W e can analyze art any number of ways. We can assess form, content and how it connects with the viewer.
When casting our gaze on the Westville area’s annual ArtWalk, what’s worth noting is how this vibrant, multi-hued palette of artists, vendors, small businesses, entertainers and other art lovers hasn’t changed all that much over the years.
What has changed is the canvas they arrange themselves upon. Westville may have the same peaceful suburb-inside-a-city vibe it’s always had, but its markers and some of its landmarks have changed.
On this weekend of arts awareness in the area, it’s interesting to note how many of the participants weren’t around even five years ago.
Lyric Hall, the lovingly revived former silent-film stage which was excavated and renovated in the back room of an antiques store, opened its doors in 2009 and took a year or two before it could be counted on for multiple bookings each month. Lyric Hall’s website only went live last year.
A Broken Umbrella Theatre, which settled in the area in 2008 and did several shows dramatizing specific incidents in Westville history, is holding an open house at its work studio (and sometime performance space) in The Smokestack on Blake Street. The open house includes an “Artists@Work” opportunity for children to see the troupe build theater sets and decorate their new bus, with the promise of “painting, popcorn and pink lemonade.” A Broken Umbrella maintains its Westville roots but now has a new workspace downtown on Chapel Street in the back of the old Horowitz Bros. building. Its most recent show was The Library Project, staged at the main New Haven Free Public Library, and its next project is also downtown-based: the bicycle-themed Freewheeling, produced in conjunction with the International Festival of Arts & Ideas in June.
Keys on Kites Tattoo & Gallery, which has brought a fresh group of young artists to the area, has been in Westville for a little more than a year.
The ArtLoftsWest (ArLoW) housing complex, which rents only to artists and supports its own on-site gallery space, is another convenient arts gathering spot around which festivals tend to be born. Yet ArLoW’s about a decade old while ArtWalk is turning sweet 16. The festival even predates the organization which now oversees it, the Westville Village Renaissance Alliance.
So some of the iconic treats of ArtWalk as we now know it are relatively recent innovations. The festival itself has been around since the late 1990s. What was Westville like back then? Kind of the same, only there were fewer galleries and more antique stores, fewer eateries and more of other types of businesses.
But there was always an arts community, one that was eager to share its works and ideas with others. According to Chris Heitmann, executive director of the Westville Village Renaissance Alliance, the first few ArtWalks were based around special gallery exhibits in the building which is now home to Lena’s Cafe and the Kehler Liddell Gallery. “Then it expanded to the park,” Heitmann says—meaning the Westville end of Edgewood Park, which these days has a thriving weekly CitySeed farmers market on Sundays—“then to the rest of the village.” ArtWalk is now signified by its “Artists & Artisans Market,” its music stages, its sidewalk sales and other outdoor elements which put the “Walk” in ArtWalk.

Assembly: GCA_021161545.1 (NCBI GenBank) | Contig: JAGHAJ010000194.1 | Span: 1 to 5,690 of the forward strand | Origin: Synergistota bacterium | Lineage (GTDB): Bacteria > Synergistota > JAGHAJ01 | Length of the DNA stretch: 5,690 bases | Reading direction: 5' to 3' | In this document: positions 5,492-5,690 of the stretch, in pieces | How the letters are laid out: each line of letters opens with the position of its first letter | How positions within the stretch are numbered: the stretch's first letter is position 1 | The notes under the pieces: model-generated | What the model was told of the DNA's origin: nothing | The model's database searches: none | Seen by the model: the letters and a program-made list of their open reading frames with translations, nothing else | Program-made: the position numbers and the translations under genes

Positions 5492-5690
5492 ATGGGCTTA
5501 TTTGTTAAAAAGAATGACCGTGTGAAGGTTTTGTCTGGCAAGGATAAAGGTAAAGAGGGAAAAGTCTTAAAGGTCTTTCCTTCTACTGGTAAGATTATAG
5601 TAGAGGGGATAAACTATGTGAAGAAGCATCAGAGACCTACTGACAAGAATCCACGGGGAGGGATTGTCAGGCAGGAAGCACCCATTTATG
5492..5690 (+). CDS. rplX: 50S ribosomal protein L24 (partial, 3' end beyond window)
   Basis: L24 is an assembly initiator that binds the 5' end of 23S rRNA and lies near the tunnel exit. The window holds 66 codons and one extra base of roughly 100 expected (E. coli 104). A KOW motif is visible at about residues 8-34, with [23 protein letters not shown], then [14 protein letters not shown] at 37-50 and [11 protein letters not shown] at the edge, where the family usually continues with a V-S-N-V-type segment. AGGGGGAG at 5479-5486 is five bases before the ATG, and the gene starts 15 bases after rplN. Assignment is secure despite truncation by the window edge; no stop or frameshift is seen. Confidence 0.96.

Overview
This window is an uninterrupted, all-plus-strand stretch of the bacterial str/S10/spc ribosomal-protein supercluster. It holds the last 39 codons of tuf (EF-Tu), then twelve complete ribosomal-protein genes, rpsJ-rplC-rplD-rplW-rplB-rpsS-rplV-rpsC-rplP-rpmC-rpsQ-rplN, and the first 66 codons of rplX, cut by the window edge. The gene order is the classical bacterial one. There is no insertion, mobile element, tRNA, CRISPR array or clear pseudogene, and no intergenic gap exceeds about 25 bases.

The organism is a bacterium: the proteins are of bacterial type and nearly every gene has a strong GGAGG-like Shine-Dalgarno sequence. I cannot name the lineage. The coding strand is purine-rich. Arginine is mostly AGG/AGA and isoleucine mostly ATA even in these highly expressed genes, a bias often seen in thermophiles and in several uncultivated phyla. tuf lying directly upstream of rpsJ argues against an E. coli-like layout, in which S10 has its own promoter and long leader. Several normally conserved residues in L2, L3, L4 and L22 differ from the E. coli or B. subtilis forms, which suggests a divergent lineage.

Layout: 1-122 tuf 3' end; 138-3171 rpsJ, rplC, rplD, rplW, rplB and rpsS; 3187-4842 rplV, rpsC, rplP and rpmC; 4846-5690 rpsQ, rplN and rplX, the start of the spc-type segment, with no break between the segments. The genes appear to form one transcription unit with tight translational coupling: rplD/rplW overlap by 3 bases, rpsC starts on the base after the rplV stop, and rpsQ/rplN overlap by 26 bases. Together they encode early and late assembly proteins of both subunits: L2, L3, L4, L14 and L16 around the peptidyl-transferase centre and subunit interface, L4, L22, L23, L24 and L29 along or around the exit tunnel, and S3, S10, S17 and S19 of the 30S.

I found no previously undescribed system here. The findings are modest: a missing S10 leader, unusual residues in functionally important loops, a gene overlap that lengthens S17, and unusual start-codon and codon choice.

While all those other aspects of ArtWalk are back this year, Heitmann also suggests that “we are kind of returning to that original model of getting people out on the streets, encouraging them to tour the galleries.” Year-round art galleries in the neighborhood (DaSilva, Kehler Liddell, Keys on Kites) have timed the openings of new exhibits to the festival, while several locations not generally known as gallery spaces (Lyric Hall, Webster Bank, the Chris Volpe Photography Studio above West Village Opticians) are hosting exhibits especially for this occasion, replete with the customary wine-and-cheese-and-chat opening receptions. There are also two large interactive art opportunities to which ArtWalkers can contribute: “Before I Die New Haven,” an international project which invites visitors to complete the statement “Before I Die I Want to…,” and “I Map New Haven,” which invites people to create their own unique eight-by-eight-inch map of the city.
Other highlights of the Westville ArtWalk this weekend:
• “Select Readings by Local Authors,” sponsored by the New Haven Review, 7 p.m. Friday at Aquila Motors on Fountain Street.
• Over 20 different activities for kids on Saturday, from a “pretzel necklace” workshop with Elm City Market to “Colonial Games” with New Haven Museum to kid songs performed by Robert Messore.
• A 12-mile bike tour of “Public Art of New Haven,” led by Elm City Cycling, beginning 1:30 Saturday at the Edgewood Park Skatepark.
A full schedule, covering dozens of separate events, can be viewed at the ArtWalk website.
“I don’t want to say it’s new—it’s what we’ve always done—but we’re refocusing on art, the showing of art,” Heitmann says, meaning that ArtWalk is fully living up to both halves of its splendiferous name.
16th Annual Westville Village ArtWalk
Westville, New Haven, centered on Central Ave between Whalley & Fountain (map)
Friday, May 10, 5-10pm & Saturday, May 11, 11am-5pm
Written by Christopher Arnott. Photograph courtesy of the Westville Village Renaissance Alliance.